By Ray Parenteau
As email fever continues to rise among financial institutions (FIs), so does the desire to acquire as many customer email addresses as possible. Most FIs today collect email addresses at account opening, whether it be online (required) or in person (requested). As a result, organic account acquisition continues to increase the ratio of email addresses available in customer data. Many banks have also implemented aggressive programs to increase email acquisition, as they now see this as a necessary channel to connect with customers for promotional, informational, and operational purposes.
Against this backdrop, some financial marketers are contemplating using email append services to grow their email lists. This is a process where, using names and addresses, data providers scour their databases to find matches, and then append email address to the record. Some will even include a service to verify the address and the relationship by sending an introductory message on behalf of the FI. The introductory message typically provides the contact with the opportunity to opt out of the FI email relationship. (It’s important to note that if someone doesn’t receive or read this message, they may be automatically added to a list without any sort of notice or consent.)
Sounds simple and perfectly innocent, right? After all, it’s a common practice to append demographic, psychographic, and financial information to customer files. And there’s no known blowback from that, except the occasional off-target promotion. But when it comes to contacting customers at an email address they never explicitly or directly provided you, there are potential consequences. And you may decide that using these addresses is not worth the risk involved.
Let’s look at some components that should inform your decision to append or not append email addresses to your customer data.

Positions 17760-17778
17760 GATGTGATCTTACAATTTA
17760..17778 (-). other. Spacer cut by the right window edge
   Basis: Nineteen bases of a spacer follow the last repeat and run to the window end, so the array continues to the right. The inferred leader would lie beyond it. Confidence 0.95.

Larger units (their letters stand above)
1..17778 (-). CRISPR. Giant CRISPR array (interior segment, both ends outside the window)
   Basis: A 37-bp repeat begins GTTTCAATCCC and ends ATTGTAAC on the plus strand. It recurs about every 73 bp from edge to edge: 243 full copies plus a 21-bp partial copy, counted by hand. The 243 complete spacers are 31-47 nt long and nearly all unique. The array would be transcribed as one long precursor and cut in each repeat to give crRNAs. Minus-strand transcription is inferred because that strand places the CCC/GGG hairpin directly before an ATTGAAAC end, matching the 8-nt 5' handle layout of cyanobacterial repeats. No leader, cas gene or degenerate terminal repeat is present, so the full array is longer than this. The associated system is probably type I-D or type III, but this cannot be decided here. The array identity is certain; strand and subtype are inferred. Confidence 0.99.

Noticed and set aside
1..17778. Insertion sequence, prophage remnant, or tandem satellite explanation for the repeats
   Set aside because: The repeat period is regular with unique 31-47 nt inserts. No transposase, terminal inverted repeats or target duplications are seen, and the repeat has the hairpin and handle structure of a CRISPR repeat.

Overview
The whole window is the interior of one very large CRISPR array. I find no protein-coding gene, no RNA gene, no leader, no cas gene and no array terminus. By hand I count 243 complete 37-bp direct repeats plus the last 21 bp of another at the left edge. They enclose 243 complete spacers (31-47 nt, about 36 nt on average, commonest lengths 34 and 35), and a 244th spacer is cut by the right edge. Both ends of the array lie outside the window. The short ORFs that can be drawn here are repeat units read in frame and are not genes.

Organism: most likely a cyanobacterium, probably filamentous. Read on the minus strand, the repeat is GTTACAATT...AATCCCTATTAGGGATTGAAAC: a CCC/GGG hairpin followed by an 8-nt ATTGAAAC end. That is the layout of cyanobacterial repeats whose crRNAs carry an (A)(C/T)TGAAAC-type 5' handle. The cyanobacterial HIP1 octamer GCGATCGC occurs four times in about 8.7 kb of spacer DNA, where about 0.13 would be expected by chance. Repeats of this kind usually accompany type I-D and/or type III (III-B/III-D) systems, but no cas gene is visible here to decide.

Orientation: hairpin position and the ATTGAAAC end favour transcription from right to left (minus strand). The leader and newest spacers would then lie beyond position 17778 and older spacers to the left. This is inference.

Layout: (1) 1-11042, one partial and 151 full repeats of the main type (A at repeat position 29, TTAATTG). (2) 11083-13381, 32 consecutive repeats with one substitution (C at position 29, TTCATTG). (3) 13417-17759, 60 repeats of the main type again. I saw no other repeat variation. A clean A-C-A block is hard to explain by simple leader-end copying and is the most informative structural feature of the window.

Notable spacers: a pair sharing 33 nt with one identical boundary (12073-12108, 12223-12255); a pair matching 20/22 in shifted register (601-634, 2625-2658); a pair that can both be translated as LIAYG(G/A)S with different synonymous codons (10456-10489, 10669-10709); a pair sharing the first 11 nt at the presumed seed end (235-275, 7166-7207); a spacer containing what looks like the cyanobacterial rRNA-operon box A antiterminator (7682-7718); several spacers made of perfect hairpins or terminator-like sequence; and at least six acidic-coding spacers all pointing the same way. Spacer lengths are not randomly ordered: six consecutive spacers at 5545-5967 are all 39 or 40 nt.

Who are those customers that have not yet shared their email addresses with you?
Are they older or specialized accounts? Or low-balance convenience checking customers that simply need a product to pay bills? Maybe they’re long-time, high-value VIP customers with multiple accounts and a personal banker. Either way, email may not be the right channel for them. Unlike mainstream deposit and loan customers, these relationships may be too personal (or not personal enough) to support email interaction. So, before embarking on an append project, it’s good to analyze which customers would be involved, and have a clear follow-up plan for email engagement. There may be valid reasons why you don’t already have these email addresses.
Look at the potential use of appended emails.
Let’s say you go ahead and append some of those missing email addresses to your customer file. (I say some because the confident match rate on those accounts could be quite low—maybe 20% or less.) Now what? You’ve made an introductory contact, which may or may not have been seen by the recipient, so it’s an “inferred” permission at best. What do you send as a follow-up? Do you have enough data to make a relevant offer? Could you include them in any cross-sell/upsell program? More likely they could be added to your monthly e-newsletter. Is it worth the effort and potential blowback? Read on before you decide.
Consider potential issues with appended email addresses.
Many institutions have been late to the email party, feel a need to catch up, and may decide give appending a try. And there are many providers out there promising compliant, legal, and risk-free ways to append email addresses. Many (though not all) are legit, and are successful with retail, hospitality, and other non-financial providers. However, for a number of reasons, that success may not transfer well to financial institutions.
Phishing and identity theft scams continue to plague the financial sector. It’s well-known that hundreds of millions of email addresses from providers such as Yahoo and major retailers have been compromised and are actively being sold on the black market. As a consumer, if you have shared your email address with your bank, you most likely are aware of it. And if not, the reverse is true.
Speaking of third parties, most consumers are aware of the general language that states something like, “We will never sell, rent, or share your email address with anyone …” So, it’s safe to assume that sites collecting these emails do not subscribe to the same practices. They explicitly (or not) collect email addresses specifically to “rent, sell, share” them. Knowing this, people may use “disposable” email addresses, rather than their primary address. And the emails they receive at that address have a higher likelihood of landing in spam folders and never being seen or acted upon. And, if your bank domain is associated with those messages, it will affect your sender reputation. (This is a larger problem, worth a larger discussion.)